In patients who completed the trial, the
average rate of response [(BDI improved 
BDI remitted  HAMD improved 
HAMD remitted)/4] was 58.4% in the fluoxetine group compared with 36.1% in
the placebo group, a difference of 22.3%.
This result compares favorably with the
average difference in response, 18.4%,
reported by Frank et al. (43) in a metaanalysis of 17 placebo-controlled trials of
fluoxetine in medically well psychiatric
samples. Nevertheless, although our findings demonstrate the superiority of fluoxetine compared with placebo, they also
show that many patients were insufficiently
relieved by a relatively short treatment
course. Significant residual symptoms
(indicated by a BDI score 10) were evident in roughly 42% of the patients who
received fluoxetine. Of the 16 patients who
achieved depression remission, 4 (25%)
had a final BDI score 7. Scores of this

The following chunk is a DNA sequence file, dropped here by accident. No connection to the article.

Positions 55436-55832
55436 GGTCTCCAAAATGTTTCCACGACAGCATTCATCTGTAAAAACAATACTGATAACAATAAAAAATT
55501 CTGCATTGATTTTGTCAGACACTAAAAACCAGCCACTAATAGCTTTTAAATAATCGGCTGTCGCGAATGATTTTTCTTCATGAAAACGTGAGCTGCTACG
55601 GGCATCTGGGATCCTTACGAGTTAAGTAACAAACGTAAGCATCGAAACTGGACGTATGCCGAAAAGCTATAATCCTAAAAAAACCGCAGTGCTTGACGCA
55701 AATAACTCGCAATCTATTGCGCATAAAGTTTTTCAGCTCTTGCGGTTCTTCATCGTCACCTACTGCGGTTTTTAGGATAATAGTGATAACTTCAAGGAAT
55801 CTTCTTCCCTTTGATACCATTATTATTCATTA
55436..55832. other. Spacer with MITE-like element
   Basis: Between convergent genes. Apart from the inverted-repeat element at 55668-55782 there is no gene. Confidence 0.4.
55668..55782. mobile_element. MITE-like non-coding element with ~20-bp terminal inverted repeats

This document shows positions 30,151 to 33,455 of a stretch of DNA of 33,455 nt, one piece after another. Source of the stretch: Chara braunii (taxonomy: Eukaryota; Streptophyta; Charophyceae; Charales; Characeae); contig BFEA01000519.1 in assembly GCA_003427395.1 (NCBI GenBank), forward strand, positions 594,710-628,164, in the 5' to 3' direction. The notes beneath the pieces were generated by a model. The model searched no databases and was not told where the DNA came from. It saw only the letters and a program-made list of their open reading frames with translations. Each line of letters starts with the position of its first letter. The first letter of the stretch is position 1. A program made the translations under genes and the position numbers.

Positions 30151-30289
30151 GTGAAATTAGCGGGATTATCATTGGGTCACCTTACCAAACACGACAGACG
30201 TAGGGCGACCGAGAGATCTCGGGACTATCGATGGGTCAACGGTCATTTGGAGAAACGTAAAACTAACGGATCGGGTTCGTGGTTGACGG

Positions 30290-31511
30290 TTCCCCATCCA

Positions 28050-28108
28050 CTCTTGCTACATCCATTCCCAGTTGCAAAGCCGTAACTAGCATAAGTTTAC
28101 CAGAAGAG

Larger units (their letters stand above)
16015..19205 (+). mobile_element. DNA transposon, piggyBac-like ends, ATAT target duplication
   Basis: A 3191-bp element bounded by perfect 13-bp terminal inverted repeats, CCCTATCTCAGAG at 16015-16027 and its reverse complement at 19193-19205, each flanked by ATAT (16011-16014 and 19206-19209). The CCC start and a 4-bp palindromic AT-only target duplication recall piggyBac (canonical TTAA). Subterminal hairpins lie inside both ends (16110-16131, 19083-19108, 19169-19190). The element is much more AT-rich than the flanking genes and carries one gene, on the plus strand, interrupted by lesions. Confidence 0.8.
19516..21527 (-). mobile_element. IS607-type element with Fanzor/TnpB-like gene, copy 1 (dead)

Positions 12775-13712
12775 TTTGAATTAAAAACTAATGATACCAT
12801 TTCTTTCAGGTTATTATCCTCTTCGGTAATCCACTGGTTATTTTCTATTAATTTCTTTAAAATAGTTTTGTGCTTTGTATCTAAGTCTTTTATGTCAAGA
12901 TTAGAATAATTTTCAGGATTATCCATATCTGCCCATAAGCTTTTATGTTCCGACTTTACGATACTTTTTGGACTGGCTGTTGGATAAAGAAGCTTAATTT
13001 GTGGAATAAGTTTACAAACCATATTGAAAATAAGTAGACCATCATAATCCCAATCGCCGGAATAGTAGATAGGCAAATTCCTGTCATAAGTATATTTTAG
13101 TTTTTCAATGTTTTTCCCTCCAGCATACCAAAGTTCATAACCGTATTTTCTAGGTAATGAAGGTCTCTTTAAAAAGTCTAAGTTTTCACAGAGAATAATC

magnitude have been associated with
increased risk of recurrence of depression
in samples of depressed patients with (47)
and without (48) comorbid medical illness. Although clearly not a perfect treatment, the 22.3% increased likelihood of
achieving depression remission makes fluoxetine an attractive option for managing
depression in diabetes.
The trend toward greater improvement
in glycemic control with fluoxetine could
not be attributed to differential effects of
treatment on weight or depression. It is

Fluoxetine in diabetes

possible that fluoxetine affected other

unmeasured characteristics, such as insulin
action, that are important to glycemic control. In obese patients with type 2 diabetes,
fluoxetine produced moderate improvements in glycemic control and significant
decreases in required insulin levels
(23,49,50). Using glucose clamp techniques, Potter van Loon et al. (22) conducted a double-blind placebo-controlled
crossover study of 8 obese patients with
type 2 diabetes and 8 obese nondiabetic
patients after 14 days of treatment with 60
mg of fluoxetine a day. Independent of its
effect on weight, fluoxetine improved
peripheral and hepatic insulin action. The
use of fluoxetine in diabetes may have more